New Service Requirements Provide Flexibility to Students

Last year, Westridge implemented new service requirements and options for students. Three major additions to the curriculum include the Commitment to Service (CTS), a change in required hours, and a final grade of pass or fail on transcripts—depending on if students meet their requirements. Previously, even though service was a graduation requirement, it was never a visible course on school transcripts.

For the last six years, Westridge students had to complete a Community Action Project (CAP) to fulfill their service requirements by their senior year. CAP was a program where students volunteered for at least 40 hours at an organization of their choice, conducted additional research to identify a need in their institution, and created a proposal to address those concerns by the end of their junior year. From there, students created formal culminating presentations to showcase their work within their organization during CAP lunches or seminars. 

From left to right, Jesslyn C. ’23, Alyssa C. ’23, and Morgan H. ’23 present their CAP on Stemology for Kids.

Although these requirements had been used for more than six years, the required hours for CAP were shortened to 30 during the pandemic and have not changed since then. 

Erica St. John, Westridge’s Service and Community Engagement Coordinator, noticed that it was difficult to expect each student to lead a service initiative and create a meaningful presentation around it. “That was unrealistic; for some kids, it was really painful. That’s hard for a lot of teenagers to be able to do,” she said.

To better support students’ efforts in meeting the service requirements, Ms. St. John created a new service option called the CTS towards the end of the 2021–2022 school year. CTS, or Commitment to Service, is similar to CAP but allows students to work at their chosen organizations without taking on an additional leadership role of creating a proposal to address a need. Students can now choose between doing a CAP or CTS, but the required hours for either experience remain the same.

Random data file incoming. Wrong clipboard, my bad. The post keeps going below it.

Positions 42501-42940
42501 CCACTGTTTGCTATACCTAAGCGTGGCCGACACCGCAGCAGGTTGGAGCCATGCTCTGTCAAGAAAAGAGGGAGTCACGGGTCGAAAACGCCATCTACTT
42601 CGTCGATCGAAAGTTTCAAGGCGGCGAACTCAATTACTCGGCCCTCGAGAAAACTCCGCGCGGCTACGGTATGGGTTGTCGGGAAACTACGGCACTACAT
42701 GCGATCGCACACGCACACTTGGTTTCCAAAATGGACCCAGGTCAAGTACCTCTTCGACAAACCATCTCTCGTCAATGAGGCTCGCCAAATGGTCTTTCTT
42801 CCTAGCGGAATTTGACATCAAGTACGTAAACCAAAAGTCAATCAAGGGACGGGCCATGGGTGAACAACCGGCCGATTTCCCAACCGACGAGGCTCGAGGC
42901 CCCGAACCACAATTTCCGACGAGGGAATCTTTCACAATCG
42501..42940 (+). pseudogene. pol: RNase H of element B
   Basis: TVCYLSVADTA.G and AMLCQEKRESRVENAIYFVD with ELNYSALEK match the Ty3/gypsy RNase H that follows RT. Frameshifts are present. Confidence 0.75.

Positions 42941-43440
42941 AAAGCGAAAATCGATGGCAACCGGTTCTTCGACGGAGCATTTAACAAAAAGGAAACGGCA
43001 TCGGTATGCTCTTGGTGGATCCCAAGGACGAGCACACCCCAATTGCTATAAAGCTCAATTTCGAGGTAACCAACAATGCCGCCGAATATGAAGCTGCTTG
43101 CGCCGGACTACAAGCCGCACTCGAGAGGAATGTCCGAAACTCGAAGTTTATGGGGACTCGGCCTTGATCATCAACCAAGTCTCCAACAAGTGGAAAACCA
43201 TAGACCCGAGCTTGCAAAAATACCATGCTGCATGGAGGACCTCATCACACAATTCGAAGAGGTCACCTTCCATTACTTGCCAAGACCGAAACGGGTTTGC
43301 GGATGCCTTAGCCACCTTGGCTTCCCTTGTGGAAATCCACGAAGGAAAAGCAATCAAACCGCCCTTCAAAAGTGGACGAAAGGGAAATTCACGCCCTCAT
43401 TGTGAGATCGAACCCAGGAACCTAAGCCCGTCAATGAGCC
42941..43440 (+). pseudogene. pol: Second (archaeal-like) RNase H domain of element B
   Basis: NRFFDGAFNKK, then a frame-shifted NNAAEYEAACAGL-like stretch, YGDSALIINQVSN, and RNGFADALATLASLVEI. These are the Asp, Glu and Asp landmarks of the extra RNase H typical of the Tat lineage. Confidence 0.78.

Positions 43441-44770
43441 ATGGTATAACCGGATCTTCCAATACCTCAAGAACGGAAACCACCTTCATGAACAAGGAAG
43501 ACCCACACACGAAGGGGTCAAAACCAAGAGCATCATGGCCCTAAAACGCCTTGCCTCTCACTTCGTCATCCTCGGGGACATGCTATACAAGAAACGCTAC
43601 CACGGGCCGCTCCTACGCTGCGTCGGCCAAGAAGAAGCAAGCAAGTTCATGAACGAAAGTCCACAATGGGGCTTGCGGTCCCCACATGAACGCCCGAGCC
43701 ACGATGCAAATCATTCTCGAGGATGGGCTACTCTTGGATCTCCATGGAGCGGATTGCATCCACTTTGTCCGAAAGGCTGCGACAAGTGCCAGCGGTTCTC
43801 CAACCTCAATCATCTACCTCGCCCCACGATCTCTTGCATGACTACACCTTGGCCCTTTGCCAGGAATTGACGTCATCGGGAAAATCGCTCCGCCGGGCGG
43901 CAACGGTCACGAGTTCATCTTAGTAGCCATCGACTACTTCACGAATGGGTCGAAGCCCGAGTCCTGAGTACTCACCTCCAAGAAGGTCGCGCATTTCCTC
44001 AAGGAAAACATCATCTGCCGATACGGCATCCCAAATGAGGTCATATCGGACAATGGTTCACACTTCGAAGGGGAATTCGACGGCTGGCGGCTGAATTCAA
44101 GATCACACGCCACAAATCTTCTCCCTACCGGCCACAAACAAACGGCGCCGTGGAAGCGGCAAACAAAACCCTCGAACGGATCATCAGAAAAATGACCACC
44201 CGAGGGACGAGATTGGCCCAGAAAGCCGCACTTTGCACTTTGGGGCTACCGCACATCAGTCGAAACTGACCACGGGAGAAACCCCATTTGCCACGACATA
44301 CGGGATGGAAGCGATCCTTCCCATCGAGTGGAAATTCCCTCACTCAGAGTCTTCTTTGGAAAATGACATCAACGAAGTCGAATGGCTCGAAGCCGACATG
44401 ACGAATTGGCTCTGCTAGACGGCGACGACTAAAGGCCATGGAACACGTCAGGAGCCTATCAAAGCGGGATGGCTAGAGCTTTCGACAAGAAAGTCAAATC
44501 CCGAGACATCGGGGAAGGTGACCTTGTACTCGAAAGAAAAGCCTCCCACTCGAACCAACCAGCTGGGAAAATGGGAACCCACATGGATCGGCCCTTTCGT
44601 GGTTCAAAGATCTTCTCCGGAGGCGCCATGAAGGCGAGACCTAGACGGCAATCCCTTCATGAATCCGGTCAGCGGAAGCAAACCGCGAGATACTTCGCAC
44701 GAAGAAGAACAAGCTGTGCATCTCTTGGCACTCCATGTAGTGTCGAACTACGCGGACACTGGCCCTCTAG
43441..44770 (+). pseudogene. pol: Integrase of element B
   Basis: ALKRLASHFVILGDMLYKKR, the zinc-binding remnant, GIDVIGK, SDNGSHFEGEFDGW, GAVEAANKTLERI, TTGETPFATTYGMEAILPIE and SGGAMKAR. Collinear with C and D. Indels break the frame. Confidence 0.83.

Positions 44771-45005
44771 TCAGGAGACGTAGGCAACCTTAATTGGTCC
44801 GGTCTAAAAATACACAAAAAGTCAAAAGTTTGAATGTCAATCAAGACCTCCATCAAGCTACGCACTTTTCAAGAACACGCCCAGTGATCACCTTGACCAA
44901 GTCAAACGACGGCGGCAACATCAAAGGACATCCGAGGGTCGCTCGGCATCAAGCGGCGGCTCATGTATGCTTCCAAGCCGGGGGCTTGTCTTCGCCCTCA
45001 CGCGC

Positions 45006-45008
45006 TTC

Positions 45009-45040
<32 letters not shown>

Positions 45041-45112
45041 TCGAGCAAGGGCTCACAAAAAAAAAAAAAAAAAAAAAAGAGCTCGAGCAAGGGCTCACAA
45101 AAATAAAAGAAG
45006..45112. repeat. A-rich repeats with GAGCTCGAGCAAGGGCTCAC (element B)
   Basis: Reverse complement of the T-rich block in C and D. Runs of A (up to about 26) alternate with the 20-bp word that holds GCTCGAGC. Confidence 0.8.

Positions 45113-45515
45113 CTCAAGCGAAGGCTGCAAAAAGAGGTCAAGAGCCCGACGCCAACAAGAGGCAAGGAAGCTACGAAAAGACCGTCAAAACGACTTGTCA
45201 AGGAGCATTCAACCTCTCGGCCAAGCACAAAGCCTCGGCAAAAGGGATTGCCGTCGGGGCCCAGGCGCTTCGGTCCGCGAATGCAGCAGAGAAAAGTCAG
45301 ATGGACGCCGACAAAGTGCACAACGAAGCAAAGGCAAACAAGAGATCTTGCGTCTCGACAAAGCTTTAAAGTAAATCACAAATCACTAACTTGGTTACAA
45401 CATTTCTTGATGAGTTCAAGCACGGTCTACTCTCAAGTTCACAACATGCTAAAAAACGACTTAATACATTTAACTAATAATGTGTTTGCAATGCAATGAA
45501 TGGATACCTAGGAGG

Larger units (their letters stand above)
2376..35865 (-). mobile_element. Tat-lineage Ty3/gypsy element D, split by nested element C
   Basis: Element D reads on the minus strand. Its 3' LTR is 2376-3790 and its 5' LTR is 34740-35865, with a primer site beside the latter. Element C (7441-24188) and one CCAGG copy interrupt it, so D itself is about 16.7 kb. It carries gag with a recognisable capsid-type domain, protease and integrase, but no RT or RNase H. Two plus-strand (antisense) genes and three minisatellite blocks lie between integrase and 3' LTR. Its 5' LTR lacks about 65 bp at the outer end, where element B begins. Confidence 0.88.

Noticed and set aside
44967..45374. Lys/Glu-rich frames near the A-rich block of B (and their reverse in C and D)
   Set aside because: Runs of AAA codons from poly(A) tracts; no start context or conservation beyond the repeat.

A student participating in CTS is required to volunteer at one specific organization for 30 hours and starting with the class of 2025, must submit their service experience on Canvas. When presenting their experience, they can choose to showcase their work in a more informal setting, like the service fairs at Westridge. The main difference between a CAP and CTS is that CTS can be fulfilled by simply completing volunteer hours, whereas a CAP requires leadership and a specific goal.

Jackie L. ’23 and Josie M. ’23 present their CTS that displays their service at Hahamongna Native Plant Nursery.

Students who completed a CTS had a positive experience. “I volunteered at one specific organization that helped guide dogs, and I didn’t know how to turn that experience into a CAP project of my own,” said Atalanta C. ’23. “So having the option to do CTS instead, where I can share my literal experience at the organization, was nice as I was able to finish my service requirement early. Also, since I had a clearer approach to what I was presenting, the whole process was meaningful and not rushed.”